Since the beginning of Christianity, the question of Jesus' physical appearance has provoked an almost Grail-like quest. There are legends—and pictures to go with them—that Jesus miraculously provided his own self-portrait. Here I investigate the earliest concepts of Jesus' likeness, his purportedly miraculous Edessan image, ...

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5. The True Cross

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pp. 77-95

As the central image of Christianity, the cross on which Jesus was crucified is among the most powerful of all symbols and relics (see figure 5.1). The story of the True Cross involves its alleged revelation to St. Helena, the recovery of the Holy Cross and the Titulus (title board), and the proliferation and dispensation ...

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6. Other Crucifixion Relics

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pp. 96-110

In Rome, near the Lateran Basilica, is a sanctuary that originally served as the chapel of the papal palace (until the schism in the church from 1309 to 1378, when the papacy was relocated in Avignon, France). Here is a twenty-eight-step marble staircase known as the Scala Sancta (Holy Staircase), supposedly from ...

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7. Holy Shrouds

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pp. 111-121

Among the most revered—and disputed—relics of the Passion are those associated with the burial of Jesus. Such relics include bits of the angel's candle that lit Jesus' tomb and the marble slab on which his body was laid, complete with traces of his mother's tears (Nickell 1998, 52); most, however, are burial linens. ...

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8. The Shroud of Turin

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pp. 122-138

The Shroud of Turin is rarely on display, but in 2004 I visited the Cathedral of St. John the Baptist in Turin, Italy, where the cloth is kept (see figure 8.1), as well as the nearby shroud museum (see figure 8.2), which contains a wealth of information (albeit presented from a pro-authenticity perspective) concerning the veronicas ...

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9. "Photograph" of Christ

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pp. 139-153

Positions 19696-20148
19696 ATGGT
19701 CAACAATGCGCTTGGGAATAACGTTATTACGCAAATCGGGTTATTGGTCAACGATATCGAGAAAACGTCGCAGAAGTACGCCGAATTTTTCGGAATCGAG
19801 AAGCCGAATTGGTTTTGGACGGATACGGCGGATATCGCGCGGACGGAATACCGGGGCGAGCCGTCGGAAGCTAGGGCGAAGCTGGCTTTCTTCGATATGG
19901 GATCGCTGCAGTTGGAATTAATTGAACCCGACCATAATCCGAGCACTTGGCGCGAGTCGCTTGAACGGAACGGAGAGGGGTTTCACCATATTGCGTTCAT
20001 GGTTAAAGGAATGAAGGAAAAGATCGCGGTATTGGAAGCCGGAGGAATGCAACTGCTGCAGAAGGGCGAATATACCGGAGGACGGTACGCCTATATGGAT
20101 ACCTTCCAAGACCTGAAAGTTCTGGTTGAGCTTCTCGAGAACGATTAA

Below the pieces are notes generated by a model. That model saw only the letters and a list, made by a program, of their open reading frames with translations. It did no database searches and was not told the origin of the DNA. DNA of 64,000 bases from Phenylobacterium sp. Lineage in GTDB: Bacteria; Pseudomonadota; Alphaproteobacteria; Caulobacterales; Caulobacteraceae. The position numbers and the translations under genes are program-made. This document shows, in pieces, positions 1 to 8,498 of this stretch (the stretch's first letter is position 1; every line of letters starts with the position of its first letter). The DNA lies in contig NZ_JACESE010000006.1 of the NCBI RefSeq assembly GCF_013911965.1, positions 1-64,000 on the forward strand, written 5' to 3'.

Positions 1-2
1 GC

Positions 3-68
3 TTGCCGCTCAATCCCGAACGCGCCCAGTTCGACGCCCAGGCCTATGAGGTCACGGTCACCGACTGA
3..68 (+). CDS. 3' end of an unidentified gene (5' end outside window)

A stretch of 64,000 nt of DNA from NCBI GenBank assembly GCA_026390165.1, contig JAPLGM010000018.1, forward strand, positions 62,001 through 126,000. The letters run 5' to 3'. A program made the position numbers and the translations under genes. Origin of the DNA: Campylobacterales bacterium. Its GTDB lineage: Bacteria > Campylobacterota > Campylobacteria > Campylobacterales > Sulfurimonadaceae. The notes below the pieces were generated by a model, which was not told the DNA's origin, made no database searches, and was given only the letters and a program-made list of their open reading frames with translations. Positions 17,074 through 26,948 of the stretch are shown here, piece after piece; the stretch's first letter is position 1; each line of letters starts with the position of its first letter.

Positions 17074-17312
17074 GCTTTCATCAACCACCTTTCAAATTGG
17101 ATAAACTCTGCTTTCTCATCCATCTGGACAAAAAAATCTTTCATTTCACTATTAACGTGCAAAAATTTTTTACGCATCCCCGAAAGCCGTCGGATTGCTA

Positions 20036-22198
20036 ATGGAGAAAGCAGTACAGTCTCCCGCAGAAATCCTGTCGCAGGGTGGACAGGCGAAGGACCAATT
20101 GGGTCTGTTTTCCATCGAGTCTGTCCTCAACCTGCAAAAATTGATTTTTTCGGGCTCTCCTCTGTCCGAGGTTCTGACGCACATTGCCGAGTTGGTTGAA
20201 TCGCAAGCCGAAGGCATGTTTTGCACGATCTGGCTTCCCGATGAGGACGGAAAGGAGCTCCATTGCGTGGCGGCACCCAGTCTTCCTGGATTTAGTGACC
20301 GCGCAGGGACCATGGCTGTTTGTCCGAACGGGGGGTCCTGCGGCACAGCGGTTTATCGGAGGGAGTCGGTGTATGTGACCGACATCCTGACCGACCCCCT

Despite evidence to the contrary—the Gospel accounts, lack of provenance, forger's confession, suspiciously modern weave and condition of the cloth, and radiocarbon date of 1260 to 1390—many are still convinced that the Shroud of Turin exhibits an authentic imprint of Christ's body. In this chapter I consider ...

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10. The Sudarium of Oviedo

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pp. 154-166

Although science has established the Shroud of Turin (see chapters 8 and 9) as a fourteenth-century forgery—rendered in tempera paint by a confessed forger and radiocarbon-dated to the time of the forger's confession (Nickell 1998; McCrone 1996)—the propaganda campaign to convince the public otherwise continues. ...

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11. Blood of Jesus

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pp. 167-179

Although the central symbol of Christianity is the cross, a piece of Jesus' cross would only be a second-class relic (one that touched his body; see chapter 1), whereas a trace of his blood would represent a first-class relic (an actual part of his body). If genuine, it would constitute evidence of Jesus' historical existence, ...

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12. The James Ossuary

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pp. 180-190

Supposedly recently discovered, the James ossuary—a limestone mortuary box that purportedly held the remains of Jesus' brother—became the subject of controversy in 2002 (see figure 12.1). It captured the attention of theologians, secular scholars, laity, and journalists around the world. Some rushed to suggest ...

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Conclusion

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pp. 191-192

As investigation after investigation has shown, not a single, reliably authenticated relic of Jesus exists. The profoundness of this lack is matched by the astonishing number of relics attributed to him. They range from his swaddling clothes and foreskin to countless artifacts of his life and Crucifixion, including his shroud ...

References

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pp. 193-200

Index

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pp. 201-215


E-ISBN-13: 9780813172125
Print-ISBN-13: 9780813124254

Page Count: 232
Publication Year: 2007